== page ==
Tuesday, August 21, 2007

DIY Coffee Roasting

I stumbled across an interesting article in a recent Utne magazine. It referenced an article in ReadyMade magazine about roasting your own coffee.

What peaked my interest was that beans that are fair-trade, organic, shade-grown, can supposedly be found cheaper if you are willing to buy them green and roast them yourself. I'm usually willing to roll my own sleeves up, and lately, I've been striving to be more of a Renaissance man [*] and do more DIY stuff, so this shouldn't be too much of a challenge.

Roasting my own coffee sounds like an intriguing idea - especially if I can avoid an assload of pesticides, and do it cheaply. Turns out that you can do it with an air popcorn popper. Okay, that was interesting...turns out we have the very popper model that some people recommend, so I ordered some sampler set from a company I found - I got about 5 pounds for about $30-some after shipping. I could probably find it cheaper, but wanted to try out the different types.

So the shipment came last week. I was going to wait until the weekend, but I couldn't hold out more than a day or two, so on the way home, I went to Costco to get a coffee machine (for the past few years, I've only had an espresso machine) and I tried it out when I got home. No one else was at the house yet, so if I created a stink, no one would complain. I followed these directions. All one does is plop about 1/2 cup to 2/3 cup of beans in the popper, put the top on, set the timer on the microwave to keep an eye on the time. Listen for the first crack, wait until most of the chaff has blown out, then take the top off and watch the beans closely. The timer is probably your friend, too, as it's probably a good thing to use as an upper bound. One tip I didn't see anyone else give was that you want to get ready to dump those beans out as soon as you turn off the popper - I think they get much more heat transfer from the surrounding metal in there after the air stops blowing and they stop moving and press against the sides and bottom. Pour them out into a metal collander and stir until they are cool enough to touch. Leave them out about 12 hours, then seal in a glass jar. Best used ASAP.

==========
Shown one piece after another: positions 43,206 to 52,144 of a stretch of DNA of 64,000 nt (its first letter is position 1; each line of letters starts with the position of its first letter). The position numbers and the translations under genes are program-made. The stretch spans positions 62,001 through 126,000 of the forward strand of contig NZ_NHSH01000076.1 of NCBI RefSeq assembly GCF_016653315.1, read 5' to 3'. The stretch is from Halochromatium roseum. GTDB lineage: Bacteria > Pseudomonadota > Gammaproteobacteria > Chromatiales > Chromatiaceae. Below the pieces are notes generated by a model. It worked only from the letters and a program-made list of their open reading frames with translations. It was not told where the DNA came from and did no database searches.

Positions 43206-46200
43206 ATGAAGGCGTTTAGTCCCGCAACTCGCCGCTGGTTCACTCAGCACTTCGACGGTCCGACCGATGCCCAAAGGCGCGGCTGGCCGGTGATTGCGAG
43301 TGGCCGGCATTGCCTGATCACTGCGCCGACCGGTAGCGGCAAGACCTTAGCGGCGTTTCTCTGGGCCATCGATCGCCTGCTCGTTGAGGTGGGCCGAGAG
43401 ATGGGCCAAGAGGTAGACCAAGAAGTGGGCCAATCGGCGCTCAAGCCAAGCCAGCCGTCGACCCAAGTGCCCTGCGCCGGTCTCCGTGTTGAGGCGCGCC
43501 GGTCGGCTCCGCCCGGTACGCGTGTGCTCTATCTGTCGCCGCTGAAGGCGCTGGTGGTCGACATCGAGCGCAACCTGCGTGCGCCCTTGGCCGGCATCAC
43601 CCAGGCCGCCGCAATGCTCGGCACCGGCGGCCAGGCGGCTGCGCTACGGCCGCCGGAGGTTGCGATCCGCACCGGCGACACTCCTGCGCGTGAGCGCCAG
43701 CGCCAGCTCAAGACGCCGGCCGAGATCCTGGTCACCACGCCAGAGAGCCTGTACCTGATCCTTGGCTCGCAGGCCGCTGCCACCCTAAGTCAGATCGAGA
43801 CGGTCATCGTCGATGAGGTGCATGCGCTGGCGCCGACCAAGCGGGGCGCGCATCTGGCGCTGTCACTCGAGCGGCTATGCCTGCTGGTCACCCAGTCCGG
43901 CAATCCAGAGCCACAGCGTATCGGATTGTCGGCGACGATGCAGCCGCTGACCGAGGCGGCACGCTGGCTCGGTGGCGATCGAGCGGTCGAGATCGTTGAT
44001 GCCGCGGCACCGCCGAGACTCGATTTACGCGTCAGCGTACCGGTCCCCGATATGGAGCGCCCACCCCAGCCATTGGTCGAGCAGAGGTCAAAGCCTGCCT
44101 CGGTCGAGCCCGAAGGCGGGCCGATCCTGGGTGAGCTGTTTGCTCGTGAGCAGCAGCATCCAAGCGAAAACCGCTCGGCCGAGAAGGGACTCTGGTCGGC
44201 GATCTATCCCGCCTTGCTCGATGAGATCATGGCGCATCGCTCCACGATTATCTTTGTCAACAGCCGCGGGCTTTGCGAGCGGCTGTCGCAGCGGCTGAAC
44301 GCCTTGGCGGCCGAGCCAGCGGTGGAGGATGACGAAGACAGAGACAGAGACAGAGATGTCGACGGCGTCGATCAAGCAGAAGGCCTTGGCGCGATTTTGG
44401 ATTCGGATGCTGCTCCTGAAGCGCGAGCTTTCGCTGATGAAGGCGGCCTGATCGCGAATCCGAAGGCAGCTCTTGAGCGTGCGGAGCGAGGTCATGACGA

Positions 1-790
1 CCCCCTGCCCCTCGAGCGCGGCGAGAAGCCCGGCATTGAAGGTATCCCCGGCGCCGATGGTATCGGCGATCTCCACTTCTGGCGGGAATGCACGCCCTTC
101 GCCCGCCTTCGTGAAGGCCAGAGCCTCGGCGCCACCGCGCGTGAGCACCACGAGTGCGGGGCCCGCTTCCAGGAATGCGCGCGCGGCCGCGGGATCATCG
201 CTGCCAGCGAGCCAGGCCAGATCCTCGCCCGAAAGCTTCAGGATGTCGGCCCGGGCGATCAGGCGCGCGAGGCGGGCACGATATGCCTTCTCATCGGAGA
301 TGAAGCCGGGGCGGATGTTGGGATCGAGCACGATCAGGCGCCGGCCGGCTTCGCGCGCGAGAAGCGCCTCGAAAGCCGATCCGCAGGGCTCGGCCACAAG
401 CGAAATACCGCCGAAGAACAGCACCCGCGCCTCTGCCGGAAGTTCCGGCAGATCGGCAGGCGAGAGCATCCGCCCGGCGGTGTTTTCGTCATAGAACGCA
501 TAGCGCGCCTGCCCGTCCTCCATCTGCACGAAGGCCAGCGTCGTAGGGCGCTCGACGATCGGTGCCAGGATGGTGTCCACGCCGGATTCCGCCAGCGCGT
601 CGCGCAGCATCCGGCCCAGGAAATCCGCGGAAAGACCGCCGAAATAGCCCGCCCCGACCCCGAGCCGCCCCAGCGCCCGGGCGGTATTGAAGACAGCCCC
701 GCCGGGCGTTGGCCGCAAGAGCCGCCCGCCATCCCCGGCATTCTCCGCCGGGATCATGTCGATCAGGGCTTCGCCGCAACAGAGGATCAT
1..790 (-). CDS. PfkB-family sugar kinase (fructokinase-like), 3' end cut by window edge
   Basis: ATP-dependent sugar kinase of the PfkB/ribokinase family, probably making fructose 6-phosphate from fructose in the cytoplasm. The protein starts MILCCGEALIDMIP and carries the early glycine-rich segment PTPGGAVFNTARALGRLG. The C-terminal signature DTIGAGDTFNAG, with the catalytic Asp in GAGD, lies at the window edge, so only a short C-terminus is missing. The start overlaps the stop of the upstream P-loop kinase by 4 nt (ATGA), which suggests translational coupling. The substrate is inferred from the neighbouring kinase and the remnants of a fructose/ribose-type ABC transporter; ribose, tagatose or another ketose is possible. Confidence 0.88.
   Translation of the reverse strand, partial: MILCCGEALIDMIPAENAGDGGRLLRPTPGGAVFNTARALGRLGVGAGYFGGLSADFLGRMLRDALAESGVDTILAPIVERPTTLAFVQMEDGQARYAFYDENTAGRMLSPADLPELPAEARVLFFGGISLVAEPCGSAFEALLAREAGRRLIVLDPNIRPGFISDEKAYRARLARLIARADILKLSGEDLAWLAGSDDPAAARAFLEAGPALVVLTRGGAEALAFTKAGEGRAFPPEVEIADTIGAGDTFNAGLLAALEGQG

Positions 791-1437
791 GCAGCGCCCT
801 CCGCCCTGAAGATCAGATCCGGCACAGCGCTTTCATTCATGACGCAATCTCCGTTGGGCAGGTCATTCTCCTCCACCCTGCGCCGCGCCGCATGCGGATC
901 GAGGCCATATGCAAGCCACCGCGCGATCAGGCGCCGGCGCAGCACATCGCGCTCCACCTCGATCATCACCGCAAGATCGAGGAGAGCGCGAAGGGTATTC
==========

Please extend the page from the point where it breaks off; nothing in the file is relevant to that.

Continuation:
They smell unbelievably good. The coffee tastes awesome - I'm trying different roasts next - most of them so far have been just a bit lighter than a city roast. It's also much easier than I thought, and if you're careful, not very much cleanup at all to do. The first time, I was blowing the chaff into the collander, saw the beans getting very hot after turning off the air, and dumped the beans in the same container. Took a bit of doing to get all that chaff out of my beans...

[*] Without sounding too pompous - what I mean by that is not focusing on any one skill to the exclusion of all others - taking the specialization is for insects attitude. I've taken this attitude with my car ever since I bought it (used) - the only thing I haven't done with it is replace the serpentine belt and regular oil changes.

All other stuff that happens, I try to fix myself - so far, I've swapped out front rotors and brake pads, replaced the ignition coils, replaced the MAF sensor, as well as swap the rims and tires between all season and winter each fall and spring. Not only have I learned a bit here and there, I've saved unbelievable amounts of money (I figure doing the ignition coils myself saved me at least $600, and possibly more. The parts cost about $260 and I've had someone tell me the dealer charged them $1000+ to do that for their Maxima) and avoided the raise in blood pressure one gets from getting ripped off at the mechanic.

As for the serpentine belt, I'm glad I didn't try to tackle that one myself. I took it to a Sears, and the mechanic there apparently had a bit of a time getting it done. The guy looked like a seasoned guy, too, not just some kid in high school doing it as a summer job.

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